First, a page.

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Help with M42?

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#26 Intensity2x

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Posted 30 January 2013 - 09:54 PM

Processing can really drive a man insane! I'm calling this one my final answer, err... image. Locking it in. Yep.

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All of your's are still better I think, but I'm happy with what I got. I'll be revisiting this one, hopefully from darker skies, but I think I learned a lot here. Thanks for everyone's help!

#27 Driven1

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Posted 30 January 2013 - 10:38 PM

Just another take on it using Startools.

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#28 PaulEK

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Posted 02 February 2013 - 04:09 PM

I took Neil's re-processing and played with it in the only version of Photoshop I currently have: Elements 6.0. I used the despeckling filter because the dust looked a little grainy, I played with lighting: 'shadows/highlights', 'brightness/contrast', and 'levels'. I also upped the saturation in colors. I just played with it in the same way I do with daytime shots. I don't have any hard and fast rules; I just tweak one thing and then another until it looks good to me. Everyone's idea of what looks good is different (I thought some of the other attempts were too overdone, but that's just me.) I think upping the saturation may not look 'real' (our eyes cannot see any of this, so what is real?), but it brings out detail.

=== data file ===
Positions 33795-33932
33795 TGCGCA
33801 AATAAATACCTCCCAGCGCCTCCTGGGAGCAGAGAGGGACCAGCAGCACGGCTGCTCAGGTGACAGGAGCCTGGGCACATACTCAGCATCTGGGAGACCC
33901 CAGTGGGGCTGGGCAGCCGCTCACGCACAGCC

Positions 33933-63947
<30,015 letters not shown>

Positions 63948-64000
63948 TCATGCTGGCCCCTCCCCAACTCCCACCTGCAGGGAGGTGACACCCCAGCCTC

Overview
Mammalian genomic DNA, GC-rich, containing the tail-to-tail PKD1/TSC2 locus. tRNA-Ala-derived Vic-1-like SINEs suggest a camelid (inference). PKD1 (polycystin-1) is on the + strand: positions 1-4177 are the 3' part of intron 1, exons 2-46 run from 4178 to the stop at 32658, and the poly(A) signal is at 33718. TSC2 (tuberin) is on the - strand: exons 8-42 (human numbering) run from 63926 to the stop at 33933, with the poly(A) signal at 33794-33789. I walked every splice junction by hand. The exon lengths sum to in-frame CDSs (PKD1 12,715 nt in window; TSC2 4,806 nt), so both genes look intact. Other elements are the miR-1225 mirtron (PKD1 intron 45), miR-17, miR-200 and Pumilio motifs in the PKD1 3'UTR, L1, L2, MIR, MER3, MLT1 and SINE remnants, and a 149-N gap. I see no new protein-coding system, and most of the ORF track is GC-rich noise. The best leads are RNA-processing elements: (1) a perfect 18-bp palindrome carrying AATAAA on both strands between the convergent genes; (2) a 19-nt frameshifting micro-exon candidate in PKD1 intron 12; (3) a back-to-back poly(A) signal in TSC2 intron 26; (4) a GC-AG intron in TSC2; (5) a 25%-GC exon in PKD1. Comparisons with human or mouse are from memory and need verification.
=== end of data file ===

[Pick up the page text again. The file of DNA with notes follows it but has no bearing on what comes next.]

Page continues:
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#29 jerry10137

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Posted 02 February 2013 - 04:52 PM

Please pardon my lack of knowledge using DSLR methods. I have a few questions.

To get the original image, is your cannon camera using a telephoto lens on piggyback? Attached to the focuser non magnified or magnified from an eyepiece to the camera? Sorry if this is an oddball question as I'm pretty new at the photography. Thanks in advance.

#30 pfile

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Posted 02 February 2013 - 10:30 PM

hi - it's prime focus photography. the telescope is acting like a (really long focal length) fixed prime lens. no eyepiece, no piggyback. the camera is directly attached to the telescope.






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